November 21, 2022
As the Lake George Association prepares to fully launch its new Lake Protector program, it’s only fitting that Randy Rath is playing a crucial role.
Randy has been applying his technical expertise in geography, geographic information systems, and climate change to help homeowners, businesses and municipalities protect Lake George for two decades.
As he marks his 20th anniversary with the LGA, we congratulate him on his accomplishments and his well-earned reputation as a Go-To, Can-Do resource for Lake protection projects of all types and sizes.
A Glens Falls High school graduate, Randy first stuck his toe in the waters of Lake protection during a summer break while pursuing a PhD in geography and climate science at the University of Utah. The LGA was interested in using geographic information systems (GIS) as a protection tool and hired him on a part-time basis to get their program established. With bachelor’s and master’s degrees from the University of Buffalo and University of New Mexico already in hand, he was more than up for the challenge.
At the end of that summer, Randy returned to Utah. But he soon decided to put his doctoral plans on hold. His newfound interest in Lake protection – and a burgeoning relationship with a young lady he met over the summer – were calling him back home, and the LGA was only too glad to welcome him back.
Randy officially began his LGA career as a GIS Specialist, working three days a week on LGA projects and two days under contract to the Lake George Lake Champlain Regional Planning Board. Two years later, he added the role of Project Manager to his responsibilities and dedicated his full attention to the LGA. Today he is our Lake Protection & Geospatial Systems Analyst, assembling data from a wide variety of sources into maps that provide an in-depth look at the geography and other characteristics of land throughout the Lake George watershed and how they impact water quality. Randy has also worked closely with property owners and municipal officials to help them plan, implement and obtain funding for Lake protection measures, with a particular emphasis on stormwater management.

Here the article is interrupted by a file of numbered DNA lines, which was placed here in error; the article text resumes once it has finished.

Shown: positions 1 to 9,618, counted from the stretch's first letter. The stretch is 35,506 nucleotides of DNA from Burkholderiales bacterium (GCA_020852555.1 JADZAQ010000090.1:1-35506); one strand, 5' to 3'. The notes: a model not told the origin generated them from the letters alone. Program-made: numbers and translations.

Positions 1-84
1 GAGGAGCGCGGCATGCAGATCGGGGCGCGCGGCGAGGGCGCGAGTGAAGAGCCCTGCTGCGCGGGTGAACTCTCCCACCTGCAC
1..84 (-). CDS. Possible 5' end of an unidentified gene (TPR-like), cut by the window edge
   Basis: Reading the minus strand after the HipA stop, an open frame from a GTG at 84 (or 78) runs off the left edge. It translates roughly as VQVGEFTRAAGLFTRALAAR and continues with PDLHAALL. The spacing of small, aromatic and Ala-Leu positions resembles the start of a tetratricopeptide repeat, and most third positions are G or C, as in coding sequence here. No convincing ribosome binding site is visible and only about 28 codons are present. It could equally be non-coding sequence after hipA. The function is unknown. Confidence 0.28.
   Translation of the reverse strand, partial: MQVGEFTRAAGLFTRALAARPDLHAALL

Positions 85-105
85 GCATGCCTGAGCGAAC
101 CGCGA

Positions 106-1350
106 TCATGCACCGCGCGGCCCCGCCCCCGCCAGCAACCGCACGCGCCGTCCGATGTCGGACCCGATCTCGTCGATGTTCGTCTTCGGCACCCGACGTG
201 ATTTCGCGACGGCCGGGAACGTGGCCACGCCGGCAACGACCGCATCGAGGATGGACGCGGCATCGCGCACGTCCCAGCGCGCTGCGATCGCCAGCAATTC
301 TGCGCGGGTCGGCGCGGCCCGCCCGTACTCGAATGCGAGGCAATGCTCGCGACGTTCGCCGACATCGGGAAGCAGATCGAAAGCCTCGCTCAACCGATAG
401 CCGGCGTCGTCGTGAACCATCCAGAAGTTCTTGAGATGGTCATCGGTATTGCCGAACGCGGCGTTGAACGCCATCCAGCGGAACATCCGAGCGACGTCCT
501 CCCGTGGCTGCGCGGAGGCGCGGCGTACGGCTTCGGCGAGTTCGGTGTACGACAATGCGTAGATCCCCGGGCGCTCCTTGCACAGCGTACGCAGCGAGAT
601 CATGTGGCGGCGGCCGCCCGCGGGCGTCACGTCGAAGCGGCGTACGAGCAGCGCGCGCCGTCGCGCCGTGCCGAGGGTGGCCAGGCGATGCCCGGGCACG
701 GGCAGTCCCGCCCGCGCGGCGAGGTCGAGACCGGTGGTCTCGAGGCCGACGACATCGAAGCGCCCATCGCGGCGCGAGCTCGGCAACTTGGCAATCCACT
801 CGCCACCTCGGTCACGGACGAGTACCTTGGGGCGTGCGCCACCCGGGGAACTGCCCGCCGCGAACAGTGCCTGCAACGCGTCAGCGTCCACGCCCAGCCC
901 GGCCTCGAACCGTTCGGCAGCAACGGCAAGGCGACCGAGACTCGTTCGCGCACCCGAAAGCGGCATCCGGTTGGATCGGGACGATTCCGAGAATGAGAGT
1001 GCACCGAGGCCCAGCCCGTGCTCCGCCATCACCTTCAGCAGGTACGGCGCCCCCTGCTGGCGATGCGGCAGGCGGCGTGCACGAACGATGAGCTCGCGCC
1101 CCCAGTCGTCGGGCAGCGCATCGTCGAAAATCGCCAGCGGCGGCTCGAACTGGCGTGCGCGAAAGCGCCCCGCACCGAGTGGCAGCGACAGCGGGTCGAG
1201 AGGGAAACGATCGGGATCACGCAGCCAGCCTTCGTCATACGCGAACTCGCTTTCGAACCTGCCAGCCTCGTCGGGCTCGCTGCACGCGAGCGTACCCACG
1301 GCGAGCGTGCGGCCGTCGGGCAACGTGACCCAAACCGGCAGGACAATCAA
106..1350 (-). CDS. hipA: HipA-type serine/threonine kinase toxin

“I’ve enjoyed my time with the LGA.,” Randy says. “And the people around the Lake -- whether they’re property owners or work for a municipality or with another environmental organization – there’s just a lot of good people. They call me and say, ‘We’re working on this project. Can the LGA help me out?’ And being able to help them make things happen, and know you’re doing something good, that’s been the best part for me.”
Over the years, Randy says, he’s seen a sea change in people’s interest in Lake protection and their willingness to collaborate with an environmental organization like the LGA. “I’ve seen that transition from, ‘Oh, those guys are here. I don’t want to work with them,’ to ‘Hey, this project’s working, it’s really doing a good job. Can you take a look at this now?’ And that’s rewarding.”
Now, Randy and the LGA are taking that property owner education and assistance to an exciting new level with the launch of our Lake Protector program. For much of the past year, Randy has been applying his geospatial technology skills to creating a database that will build Personal Protection Profiles for property owners who sign up as Lake Protectors to take direct protective actions on their property.
Using a wide array of publicly available data on the physical characteristics of land throughout the watershed, Randy is helping assemble property-specific profiles that show property owners priority water quality threats in their area of the Lake, how the physical characteristics of their property may well be contributing to the risk, and what they can do to reduce that risk and improve Lake protection. Equipping residents and businesses with their own Profiles is the first step toward providing curated Protection Plans. Randy is on the LGA’s technical team that will provide direct assistance to property owners as they implement these Plans. More than 200 Lake Protectors have signed up so far and the first Profiles are scheduled to be delivered this winter. Given mounting threats to the Lake, all
“We’re taking all of this complex data and creating profiles that are understandable to property owners,” Randy says. “From there, we’ll be able to go out and help the folks living around the Lake participate directly in reducing threats to water quality, especially from stormwater runoff and inadequate wastewater treatment, which contribute to the risk of more and larger harmful algal blooms.”
“I think everybody that's on the Lake, whether they've been here for generations or only a few years, they just love the Lake and what it does for them. And I think that, ultimately, everybody wants to do the right thing. Our job is to help them by giving them the guidance and support they need to succeed.”
The LGA is pleased – and the entire Lake George community is fortunate – that Randy chose to return home 20 years ago and put his skills to work for the betterment of our Lake.
Oh, and by the way, the young lady that played a pivotal role in his homecoming? Kim and Randy have been married 21 years and have a daughter, Reagan, who’s a junior at the University of Maine, and a son, Carson, who’s a senior at Glens Falls High.